With costs that rival an entry-level SEO full-time employee’s salary ($45K+), the payout in actionable insights means you’ve got to have a marketing budget that can support it.
The mid-tier, or reliable sedan of SEO tools, are those that provide a full suite of features at a depth that works for most companies. This includes basic rank tracking (often weekly), link and keyword research and some integrations, but it often lacks hands-on account support.
Pricing is done either monthly or annually with reasonable rates (under $500/month for larger plans) and flexible cancellation policies (e.g., Moz only requires 1-day advance notice, compared to Enterprise tools that require 60-90 days out clauses).
The ones that provide rank tracking only, we’ll call the Tesla of SEO tools. They provide targeted insights at a granular level. What these tools lack in breadth more than compensate with their depth. Daily rank tracking and granular tagging are benefits of these specialty platforms.
Hyper-focused on technicalities, the Zamboni of SEO tools are quite good at a singular task, fully aware that they can’t leave the rink. They sure do a number on that ice, though. These are good add-on platforms that supplement other tools but keep the team aware of important technical considerations.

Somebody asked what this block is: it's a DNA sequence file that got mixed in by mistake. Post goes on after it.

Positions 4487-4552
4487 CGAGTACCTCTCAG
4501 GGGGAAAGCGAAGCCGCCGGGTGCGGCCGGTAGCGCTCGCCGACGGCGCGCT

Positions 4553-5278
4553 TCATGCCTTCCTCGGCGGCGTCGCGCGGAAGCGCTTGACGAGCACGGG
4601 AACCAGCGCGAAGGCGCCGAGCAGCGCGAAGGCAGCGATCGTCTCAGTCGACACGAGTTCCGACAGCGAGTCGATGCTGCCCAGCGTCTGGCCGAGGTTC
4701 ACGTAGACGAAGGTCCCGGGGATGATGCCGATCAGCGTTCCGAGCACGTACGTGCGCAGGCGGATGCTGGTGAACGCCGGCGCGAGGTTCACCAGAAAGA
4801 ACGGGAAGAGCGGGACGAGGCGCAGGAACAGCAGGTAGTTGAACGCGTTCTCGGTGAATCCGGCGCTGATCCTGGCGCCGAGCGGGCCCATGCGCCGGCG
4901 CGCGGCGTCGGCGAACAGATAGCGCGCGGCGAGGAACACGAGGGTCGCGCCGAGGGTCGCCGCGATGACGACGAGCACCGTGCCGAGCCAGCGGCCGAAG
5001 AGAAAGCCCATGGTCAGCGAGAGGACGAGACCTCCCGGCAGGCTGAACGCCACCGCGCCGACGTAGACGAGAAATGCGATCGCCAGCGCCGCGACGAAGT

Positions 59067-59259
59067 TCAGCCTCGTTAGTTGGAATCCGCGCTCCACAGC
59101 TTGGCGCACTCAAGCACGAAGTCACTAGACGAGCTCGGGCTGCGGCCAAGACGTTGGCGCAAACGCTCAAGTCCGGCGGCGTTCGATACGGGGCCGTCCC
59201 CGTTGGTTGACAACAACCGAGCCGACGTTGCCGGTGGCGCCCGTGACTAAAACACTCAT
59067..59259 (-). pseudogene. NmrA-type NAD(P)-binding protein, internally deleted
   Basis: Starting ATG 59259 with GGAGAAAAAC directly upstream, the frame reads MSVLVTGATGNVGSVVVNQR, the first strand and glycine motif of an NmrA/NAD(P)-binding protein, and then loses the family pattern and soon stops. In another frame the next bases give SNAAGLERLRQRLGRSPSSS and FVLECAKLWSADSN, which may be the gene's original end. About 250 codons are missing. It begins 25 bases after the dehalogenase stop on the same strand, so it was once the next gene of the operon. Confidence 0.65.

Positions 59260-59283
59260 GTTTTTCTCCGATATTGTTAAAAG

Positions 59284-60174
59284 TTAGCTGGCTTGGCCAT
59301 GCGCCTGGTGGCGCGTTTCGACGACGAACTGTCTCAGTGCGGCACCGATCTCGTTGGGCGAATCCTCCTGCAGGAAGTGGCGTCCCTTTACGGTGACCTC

Yes, there are many other tools to compare. But for the sake of this initial quantifying exercise, we wanted a representative sample from each of the types mentioned above. For a more exhaustive list of SEO tools, the team at MarTech Today put together a comprehensive 41-page document that we don’t feel the need to replicate.
The below scoring can be debated ad nauseum. There’s a separate sheet with details behind each score, though that gets into subjective reasoning that’s probably beyond the scope of this discussion. Let’s just assume there was a judgment call made based on research and first-hand experience.
Allowing enough time to implement, integrate, and create reporting could take weeks to months, so any transition away from another platform should be in parallel at first. In a perfect world, SEO data would have consistent standards and be portable between platforms. But with the dust still settling on the BrightEdge vs The World legal suits, that level of comraderie might not be here yet. This leaves the task to SEO teams manually exporting from one system and uploading into another, often trying to match strict template requirements. It’s not seamless. But even having the ability to import data and view historical ranking in a new platform is a benefit we should at least appreciate.
Preparing your team for the new technology will go a long way towards successful adoption. A tool is only as good as its users, after all. Involving them in the decision process and sharing demo trial access will make a world of difference.
Such a major business decision requires due diligence — let the team at Ample assist. We’ve spent quite some time around SEO tools and love to get knee deep in data. Understanding not only SEO today but also where SEO is going in the future is key. We put our years of following Google’s lead to good use — and we understand which platform is preparing for the search algorithm of tomorrow. Let’s talk SEO.